Bigamist or Digamist

Bigamist Or Digamist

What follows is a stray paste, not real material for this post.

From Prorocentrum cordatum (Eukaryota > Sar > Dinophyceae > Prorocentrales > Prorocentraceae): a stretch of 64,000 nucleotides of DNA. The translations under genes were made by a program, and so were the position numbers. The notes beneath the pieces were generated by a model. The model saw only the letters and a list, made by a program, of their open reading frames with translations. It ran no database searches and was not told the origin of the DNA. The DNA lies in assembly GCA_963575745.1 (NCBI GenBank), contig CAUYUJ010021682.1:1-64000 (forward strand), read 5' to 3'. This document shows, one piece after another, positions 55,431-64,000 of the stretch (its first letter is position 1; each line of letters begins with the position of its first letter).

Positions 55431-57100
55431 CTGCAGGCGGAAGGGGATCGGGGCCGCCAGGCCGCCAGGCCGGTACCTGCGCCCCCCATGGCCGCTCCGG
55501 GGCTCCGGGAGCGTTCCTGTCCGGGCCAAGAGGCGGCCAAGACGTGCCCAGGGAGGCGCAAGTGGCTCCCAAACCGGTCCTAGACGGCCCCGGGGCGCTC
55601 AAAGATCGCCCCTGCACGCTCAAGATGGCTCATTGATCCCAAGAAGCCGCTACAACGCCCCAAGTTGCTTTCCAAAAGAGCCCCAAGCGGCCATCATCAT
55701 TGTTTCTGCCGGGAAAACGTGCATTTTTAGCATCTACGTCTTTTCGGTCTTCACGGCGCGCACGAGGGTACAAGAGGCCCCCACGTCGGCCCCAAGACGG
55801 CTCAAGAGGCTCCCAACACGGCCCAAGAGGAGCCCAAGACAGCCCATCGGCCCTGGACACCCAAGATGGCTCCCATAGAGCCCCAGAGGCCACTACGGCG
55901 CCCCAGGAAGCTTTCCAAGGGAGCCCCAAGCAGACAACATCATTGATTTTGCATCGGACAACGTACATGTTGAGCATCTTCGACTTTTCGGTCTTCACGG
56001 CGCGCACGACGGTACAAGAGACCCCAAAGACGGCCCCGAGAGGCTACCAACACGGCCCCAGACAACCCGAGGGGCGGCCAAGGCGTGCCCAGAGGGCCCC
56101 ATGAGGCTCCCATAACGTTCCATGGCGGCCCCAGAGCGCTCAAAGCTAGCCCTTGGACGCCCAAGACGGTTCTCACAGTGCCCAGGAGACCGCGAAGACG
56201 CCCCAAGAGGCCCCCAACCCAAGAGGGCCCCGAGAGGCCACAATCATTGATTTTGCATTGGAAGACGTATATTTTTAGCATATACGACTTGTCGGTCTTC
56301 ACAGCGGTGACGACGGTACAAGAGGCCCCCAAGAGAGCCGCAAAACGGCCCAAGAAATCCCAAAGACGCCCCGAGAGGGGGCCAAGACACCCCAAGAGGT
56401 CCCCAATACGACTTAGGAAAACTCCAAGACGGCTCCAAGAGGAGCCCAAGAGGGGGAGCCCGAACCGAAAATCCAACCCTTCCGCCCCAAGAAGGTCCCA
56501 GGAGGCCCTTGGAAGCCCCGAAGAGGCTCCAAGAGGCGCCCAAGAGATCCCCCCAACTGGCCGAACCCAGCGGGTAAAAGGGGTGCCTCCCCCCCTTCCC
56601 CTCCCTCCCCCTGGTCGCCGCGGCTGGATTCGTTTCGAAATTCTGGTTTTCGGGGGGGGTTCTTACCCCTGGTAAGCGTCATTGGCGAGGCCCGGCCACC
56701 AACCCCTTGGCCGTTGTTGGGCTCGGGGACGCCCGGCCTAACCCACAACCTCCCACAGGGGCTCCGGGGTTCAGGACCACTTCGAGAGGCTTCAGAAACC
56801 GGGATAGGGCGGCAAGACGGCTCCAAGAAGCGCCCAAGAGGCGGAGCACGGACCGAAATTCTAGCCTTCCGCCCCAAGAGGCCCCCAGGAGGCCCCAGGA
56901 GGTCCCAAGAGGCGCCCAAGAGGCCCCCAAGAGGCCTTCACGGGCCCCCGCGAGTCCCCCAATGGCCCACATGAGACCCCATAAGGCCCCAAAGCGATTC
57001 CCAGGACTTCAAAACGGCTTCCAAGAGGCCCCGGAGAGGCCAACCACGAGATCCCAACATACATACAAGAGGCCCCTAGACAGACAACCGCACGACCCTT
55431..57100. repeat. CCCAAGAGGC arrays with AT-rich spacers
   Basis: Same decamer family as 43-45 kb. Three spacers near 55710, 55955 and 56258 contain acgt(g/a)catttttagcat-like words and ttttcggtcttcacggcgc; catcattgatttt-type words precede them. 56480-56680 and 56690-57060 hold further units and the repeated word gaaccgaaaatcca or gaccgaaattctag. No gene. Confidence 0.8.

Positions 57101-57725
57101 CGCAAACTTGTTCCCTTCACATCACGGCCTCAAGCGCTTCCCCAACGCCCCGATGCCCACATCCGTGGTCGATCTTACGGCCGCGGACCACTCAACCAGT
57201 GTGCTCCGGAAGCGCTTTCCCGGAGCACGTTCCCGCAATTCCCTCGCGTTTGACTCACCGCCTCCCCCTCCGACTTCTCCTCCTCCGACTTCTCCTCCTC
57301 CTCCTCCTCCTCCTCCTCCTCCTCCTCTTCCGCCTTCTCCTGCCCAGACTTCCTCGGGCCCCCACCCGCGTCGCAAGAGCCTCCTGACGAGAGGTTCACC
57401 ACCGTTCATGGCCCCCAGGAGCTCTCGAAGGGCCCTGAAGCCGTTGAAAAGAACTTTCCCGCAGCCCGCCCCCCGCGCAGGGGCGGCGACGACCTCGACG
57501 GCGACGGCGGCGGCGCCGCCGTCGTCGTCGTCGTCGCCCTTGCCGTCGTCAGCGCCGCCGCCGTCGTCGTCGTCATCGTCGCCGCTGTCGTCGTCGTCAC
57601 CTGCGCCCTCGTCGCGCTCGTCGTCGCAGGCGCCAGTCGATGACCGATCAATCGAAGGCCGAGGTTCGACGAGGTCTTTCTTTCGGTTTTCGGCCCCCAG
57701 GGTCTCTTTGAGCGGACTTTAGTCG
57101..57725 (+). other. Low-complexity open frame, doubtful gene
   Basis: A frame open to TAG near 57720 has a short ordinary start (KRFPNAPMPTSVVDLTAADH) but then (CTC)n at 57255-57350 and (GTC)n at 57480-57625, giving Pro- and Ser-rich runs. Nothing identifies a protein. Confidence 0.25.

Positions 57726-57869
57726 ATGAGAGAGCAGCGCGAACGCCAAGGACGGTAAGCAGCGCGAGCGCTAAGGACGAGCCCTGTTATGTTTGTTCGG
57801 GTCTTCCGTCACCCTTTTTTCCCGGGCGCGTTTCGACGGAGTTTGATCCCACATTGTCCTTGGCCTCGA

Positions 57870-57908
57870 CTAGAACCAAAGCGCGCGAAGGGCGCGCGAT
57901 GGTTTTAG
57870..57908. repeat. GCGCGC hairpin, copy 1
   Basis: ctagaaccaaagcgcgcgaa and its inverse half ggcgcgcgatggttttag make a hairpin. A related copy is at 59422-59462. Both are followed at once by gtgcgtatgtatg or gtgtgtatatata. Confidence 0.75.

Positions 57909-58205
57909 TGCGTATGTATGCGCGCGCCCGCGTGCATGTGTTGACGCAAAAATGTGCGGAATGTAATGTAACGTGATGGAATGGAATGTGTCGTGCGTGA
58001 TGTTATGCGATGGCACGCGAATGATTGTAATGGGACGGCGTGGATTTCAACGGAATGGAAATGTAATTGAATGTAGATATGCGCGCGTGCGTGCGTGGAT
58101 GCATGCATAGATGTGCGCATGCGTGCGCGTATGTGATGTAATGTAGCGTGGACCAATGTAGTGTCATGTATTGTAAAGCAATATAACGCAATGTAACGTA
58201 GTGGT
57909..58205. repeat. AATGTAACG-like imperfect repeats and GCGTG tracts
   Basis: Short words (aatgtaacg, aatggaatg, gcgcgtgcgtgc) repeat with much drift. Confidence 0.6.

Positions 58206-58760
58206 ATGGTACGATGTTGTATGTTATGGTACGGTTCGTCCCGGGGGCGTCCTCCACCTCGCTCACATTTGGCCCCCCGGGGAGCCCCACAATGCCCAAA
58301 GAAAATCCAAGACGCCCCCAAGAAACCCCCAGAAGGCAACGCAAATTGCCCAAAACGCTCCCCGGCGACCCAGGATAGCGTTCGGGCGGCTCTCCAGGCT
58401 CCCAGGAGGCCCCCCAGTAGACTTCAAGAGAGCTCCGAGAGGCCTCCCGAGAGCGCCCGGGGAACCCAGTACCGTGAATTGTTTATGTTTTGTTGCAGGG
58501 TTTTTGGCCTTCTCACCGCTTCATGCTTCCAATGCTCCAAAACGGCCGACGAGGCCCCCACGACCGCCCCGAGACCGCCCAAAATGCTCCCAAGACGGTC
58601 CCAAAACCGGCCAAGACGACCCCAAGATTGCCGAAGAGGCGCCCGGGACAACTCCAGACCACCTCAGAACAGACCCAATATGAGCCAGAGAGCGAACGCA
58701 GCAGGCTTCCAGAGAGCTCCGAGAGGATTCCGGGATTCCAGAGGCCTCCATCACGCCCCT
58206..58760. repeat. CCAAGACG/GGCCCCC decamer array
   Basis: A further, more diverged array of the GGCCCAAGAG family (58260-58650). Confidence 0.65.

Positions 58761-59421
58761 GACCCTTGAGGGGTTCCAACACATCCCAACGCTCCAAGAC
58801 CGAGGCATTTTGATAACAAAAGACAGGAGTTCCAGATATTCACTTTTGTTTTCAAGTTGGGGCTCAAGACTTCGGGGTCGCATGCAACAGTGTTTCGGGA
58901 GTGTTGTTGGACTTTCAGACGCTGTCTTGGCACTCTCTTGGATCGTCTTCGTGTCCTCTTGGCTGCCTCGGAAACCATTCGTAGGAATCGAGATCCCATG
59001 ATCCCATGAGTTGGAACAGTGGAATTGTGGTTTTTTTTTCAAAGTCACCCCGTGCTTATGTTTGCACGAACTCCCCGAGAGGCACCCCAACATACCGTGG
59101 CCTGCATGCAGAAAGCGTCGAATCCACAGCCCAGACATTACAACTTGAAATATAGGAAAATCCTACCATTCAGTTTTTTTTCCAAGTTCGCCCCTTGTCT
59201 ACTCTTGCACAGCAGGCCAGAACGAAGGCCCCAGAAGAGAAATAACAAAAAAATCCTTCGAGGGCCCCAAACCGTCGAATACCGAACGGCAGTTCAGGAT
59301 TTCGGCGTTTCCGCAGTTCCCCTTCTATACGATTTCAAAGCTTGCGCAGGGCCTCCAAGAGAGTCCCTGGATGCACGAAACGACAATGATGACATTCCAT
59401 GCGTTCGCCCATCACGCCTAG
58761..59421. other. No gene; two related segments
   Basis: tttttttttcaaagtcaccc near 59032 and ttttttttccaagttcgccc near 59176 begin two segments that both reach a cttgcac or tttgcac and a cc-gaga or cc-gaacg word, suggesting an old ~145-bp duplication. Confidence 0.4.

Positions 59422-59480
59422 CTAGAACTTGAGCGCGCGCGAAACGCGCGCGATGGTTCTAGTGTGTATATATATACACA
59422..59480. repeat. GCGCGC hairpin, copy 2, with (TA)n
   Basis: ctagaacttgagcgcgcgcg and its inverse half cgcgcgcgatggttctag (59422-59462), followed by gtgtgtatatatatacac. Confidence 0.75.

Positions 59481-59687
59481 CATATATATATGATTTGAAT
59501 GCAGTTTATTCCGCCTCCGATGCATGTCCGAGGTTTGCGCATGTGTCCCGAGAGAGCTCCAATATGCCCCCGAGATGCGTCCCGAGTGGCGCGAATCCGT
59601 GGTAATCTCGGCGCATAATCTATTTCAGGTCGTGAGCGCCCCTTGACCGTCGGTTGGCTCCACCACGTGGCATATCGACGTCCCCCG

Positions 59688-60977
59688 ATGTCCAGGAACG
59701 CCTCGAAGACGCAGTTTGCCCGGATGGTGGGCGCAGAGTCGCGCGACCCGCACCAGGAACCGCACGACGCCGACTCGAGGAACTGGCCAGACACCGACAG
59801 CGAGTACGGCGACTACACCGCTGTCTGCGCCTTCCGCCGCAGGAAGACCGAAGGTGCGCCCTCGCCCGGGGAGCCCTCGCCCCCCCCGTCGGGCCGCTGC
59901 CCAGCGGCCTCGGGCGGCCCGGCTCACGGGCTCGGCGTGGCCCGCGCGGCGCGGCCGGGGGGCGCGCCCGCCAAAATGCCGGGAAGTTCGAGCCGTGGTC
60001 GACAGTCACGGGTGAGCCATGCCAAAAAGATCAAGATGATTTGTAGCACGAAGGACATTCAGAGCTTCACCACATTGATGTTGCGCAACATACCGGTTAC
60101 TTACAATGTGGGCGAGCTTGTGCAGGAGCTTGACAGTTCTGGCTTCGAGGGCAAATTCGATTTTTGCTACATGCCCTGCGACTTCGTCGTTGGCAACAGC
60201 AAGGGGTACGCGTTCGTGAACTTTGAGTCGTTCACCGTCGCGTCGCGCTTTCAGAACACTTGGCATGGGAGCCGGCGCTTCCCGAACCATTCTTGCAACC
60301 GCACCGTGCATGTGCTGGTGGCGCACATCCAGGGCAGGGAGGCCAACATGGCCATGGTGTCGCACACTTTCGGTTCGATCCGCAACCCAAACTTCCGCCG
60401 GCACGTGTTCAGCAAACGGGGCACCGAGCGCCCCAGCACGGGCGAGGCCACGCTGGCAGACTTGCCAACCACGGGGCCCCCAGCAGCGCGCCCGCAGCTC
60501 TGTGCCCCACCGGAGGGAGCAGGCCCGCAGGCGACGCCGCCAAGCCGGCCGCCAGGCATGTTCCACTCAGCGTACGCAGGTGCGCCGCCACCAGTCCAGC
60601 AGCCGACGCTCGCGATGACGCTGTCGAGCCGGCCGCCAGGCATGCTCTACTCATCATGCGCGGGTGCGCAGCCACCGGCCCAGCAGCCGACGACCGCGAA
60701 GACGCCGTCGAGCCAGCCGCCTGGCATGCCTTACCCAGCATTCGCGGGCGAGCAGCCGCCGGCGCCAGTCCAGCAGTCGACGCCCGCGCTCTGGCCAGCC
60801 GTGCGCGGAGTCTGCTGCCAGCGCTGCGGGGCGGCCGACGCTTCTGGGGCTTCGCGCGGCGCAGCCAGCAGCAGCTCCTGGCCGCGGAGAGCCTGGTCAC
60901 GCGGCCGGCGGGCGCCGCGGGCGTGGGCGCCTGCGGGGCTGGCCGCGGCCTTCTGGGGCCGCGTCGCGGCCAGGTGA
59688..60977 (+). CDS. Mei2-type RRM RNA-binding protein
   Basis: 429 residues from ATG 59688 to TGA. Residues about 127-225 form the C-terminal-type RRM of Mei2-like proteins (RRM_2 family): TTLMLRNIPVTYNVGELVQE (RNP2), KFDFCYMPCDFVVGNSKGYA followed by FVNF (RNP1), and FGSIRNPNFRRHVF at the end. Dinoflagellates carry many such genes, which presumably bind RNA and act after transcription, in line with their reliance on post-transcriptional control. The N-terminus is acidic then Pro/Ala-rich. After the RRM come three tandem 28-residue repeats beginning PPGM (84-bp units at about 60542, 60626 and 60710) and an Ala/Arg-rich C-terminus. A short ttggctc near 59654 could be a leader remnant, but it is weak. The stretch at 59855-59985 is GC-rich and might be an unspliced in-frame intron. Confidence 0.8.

(Bigamus or Digamus). A man who had married two wives in succession was so styled at one period of the Church. It was forbidden by the canons to admit such a one to holy orders (can. lxix, Carthage, 398). The origin of this law was the interpretation of the words of Paul to Titus, i, 6. Chrysostom and Theodoret explain the passage as meaning those who had only one wife at a time, and therefore as directed against the polygamy of the Jews and heathen. It appears, moreover, from the epistles of Siricius (ep. i, cap. 8) and Innocentins (ep. 22:ad epi.. Afaced. c. 1) that the bishops of Spain and Greece did not scruple to ordain men who had been twice married. See Theodoret, ep. 110, ad Domnum; Bingham, 0 ig. Eccles. lib. 4, cap 5, sec. 1, 2, 3; Landon, ii, 262.

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